The train journey ended the next morning in Xi’an North Railway Station.  Following a day of dumpling indulgence and city wall exploration on bicycle, the ancient army of terracotta warriors summoned.  Conceived during the third century BC, the terracotta entourage was constructed – analogous to the funerary rituals of Egypt’s Pharaohs being buried with their assorted regalia - as a safeguard for Emperor Qin Shi Huang in the afterlife.  Similar in size to the country of San Marino, the warriors, their weaponry and their battlement of mighty horses have been uncovered progressively for the last forty years.  Intact and formidable, the terracotta force has endured thanks to a chromium covering, purportedly invented by America in the nineteen fifties.   

      As I stood, bewildered, at the front of the army - arranged in precise battle formation, I began to see puzzle pieces of yesteryear slot into the spaces my mind hadn't conjured of contemporary Chinese society.  Devout and unquestioning, the people have always moved obediently to the dictatorial beat of the government’s surreptitious order.  Ancient dynasties and suspicious emperors perhaps laid the foundation for many of the cultural norms present today.  Nonetheless, the magnitude of the terracotta army was impressive, and transmuted the ancient history textbook notion from my mind to reality. Following a visit to a local school supporting the rights of disabled people, another train journey ensued, destination: Suzhou.

 

A City on Water   

      Before voyeuristically prying through locals’ backdoors from the comfort of a canal-bound gondola, I devoured more delicious dough-wrapped savoury surprises at Suzhou’s famous Yangyang Dumpling Restaurant.  Following the harsh crunch of a fried cricket consumed at Beijing’s night markets, the soft-textured bite of a savoury dumpling was otherworldly.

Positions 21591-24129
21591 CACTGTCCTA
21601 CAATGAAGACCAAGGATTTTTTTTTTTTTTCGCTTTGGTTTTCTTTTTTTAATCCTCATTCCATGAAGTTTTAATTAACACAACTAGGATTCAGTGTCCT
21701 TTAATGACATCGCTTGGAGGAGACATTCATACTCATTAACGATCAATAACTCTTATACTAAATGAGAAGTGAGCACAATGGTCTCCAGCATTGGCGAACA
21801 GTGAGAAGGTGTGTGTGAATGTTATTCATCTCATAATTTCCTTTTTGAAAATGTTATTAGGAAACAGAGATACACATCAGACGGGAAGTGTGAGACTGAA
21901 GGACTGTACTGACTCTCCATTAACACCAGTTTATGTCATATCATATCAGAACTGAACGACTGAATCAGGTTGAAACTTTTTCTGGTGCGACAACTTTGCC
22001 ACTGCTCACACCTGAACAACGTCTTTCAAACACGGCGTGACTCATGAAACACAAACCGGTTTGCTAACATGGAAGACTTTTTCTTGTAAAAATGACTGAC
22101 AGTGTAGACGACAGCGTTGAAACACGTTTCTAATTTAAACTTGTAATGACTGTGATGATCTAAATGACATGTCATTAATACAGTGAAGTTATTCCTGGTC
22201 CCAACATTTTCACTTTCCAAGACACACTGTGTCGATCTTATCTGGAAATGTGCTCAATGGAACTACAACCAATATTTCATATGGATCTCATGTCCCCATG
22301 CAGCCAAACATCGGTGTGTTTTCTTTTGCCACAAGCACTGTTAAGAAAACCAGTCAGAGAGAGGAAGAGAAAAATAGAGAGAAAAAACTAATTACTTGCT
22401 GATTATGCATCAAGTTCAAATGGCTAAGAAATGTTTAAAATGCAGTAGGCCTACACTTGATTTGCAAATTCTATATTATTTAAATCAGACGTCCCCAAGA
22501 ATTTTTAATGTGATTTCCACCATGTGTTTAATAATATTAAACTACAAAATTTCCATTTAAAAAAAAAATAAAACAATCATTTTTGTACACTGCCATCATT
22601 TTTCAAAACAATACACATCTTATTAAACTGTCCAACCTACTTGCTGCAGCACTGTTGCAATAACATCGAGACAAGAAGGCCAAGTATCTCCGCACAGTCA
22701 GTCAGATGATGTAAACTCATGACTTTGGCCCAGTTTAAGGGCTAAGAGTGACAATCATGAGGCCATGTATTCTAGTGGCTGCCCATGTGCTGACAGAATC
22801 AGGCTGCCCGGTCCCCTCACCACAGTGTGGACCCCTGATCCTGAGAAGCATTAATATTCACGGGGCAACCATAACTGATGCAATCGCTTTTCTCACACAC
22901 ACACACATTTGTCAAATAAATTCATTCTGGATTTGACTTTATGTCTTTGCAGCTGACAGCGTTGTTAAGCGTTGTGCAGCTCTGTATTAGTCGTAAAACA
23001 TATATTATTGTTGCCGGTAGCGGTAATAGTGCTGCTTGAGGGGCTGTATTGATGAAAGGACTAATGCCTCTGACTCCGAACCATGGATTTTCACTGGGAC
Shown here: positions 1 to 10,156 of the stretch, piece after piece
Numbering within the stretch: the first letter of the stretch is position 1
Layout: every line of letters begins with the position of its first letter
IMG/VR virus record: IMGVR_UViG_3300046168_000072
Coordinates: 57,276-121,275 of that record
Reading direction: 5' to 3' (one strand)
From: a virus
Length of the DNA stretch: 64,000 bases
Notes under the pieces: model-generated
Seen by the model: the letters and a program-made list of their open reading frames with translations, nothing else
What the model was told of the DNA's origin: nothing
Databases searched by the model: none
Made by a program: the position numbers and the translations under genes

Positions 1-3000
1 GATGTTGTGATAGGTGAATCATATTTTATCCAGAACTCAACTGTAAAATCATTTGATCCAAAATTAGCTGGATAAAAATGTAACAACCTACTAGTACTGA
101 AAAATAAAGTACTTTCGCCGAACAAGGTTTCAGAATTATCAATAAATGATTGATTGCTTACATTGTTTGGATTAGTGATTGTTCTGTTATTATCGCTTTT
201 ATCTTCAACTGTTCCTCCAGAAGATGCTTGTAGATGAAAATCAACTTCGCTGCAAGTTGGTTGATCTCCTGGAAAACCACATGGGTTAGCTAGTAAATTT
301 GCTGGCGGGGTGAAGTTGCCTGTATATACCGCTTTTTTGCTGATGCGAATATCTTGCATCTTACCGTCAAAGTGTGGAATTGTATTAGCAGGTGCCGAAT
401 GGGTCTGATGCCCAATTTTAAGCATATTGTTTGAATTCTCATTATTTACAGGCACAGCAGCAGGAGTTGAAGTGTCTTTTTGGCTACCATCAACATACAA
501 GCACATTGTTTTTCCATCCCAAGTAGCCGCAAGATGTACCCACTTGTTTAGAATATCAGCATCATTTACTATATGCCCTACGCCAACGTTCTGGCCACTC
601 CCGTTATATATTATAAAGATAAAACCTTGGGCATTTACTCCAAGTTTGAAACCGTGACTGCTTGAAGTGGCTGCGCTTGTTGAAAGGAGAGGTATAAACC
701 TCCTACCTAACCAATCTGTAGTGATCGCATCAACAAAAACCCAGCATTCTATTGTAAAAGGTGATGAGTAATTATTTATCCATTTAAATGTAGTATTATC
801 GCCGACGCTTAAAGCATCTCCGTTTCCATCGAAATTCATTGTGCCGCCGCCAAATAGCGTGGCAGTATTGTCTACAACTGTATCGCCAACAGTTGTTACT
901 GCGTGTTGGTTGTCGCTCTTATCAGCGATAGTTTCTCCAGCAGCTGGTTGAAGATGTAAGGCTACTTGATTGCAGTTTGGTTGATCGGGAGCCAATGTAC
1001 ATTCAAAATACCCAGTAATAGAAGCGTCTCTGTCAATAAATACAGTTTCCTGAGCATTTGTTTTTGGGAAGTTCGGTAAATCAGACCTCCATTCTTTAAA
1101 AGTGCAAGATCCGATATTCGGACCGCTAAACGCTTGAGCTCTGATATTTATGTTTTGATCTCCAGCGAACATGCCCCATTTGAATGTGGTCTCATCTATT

Packed together like sardines, the homes dotted along the city’s canals exposed daily Chinese life to our curious prying eyes.  The show’s actors, hanging washing on tidal lines and emptying bowls of kitchen waste into the canal below, were unperturbed by the audience passing in packed vessels.  Replete with red lanterns and oriental trimmings, the rows of homes projected an exotic image to those unfamiliar with East Asian design.  Despite the touristy appeal, making waves in the gondola under the grey sky was an idyllic way to pass time in Suzhou. 

      Dressed in traditional attire replete with silk trimmings, the woman’s painted face – evocative of a Chinese doll - remained unchanged, as her angular fingers plucked the four strings of the pear-shaped wooden pipa sat on her lap.  Set to a backdrop of manicured beauty in the Classical Gardens of Suzhou, tremolo reverberated through the courtyard as the middle finger of her right hand whizzed to and fro across the instrument’s body, while her left hand generated portamenti.   The night air filled with oriental harmony, a traditional Chinese regale to a captive audience.  It was the perfect finale to the tour of a place so charming and elegant.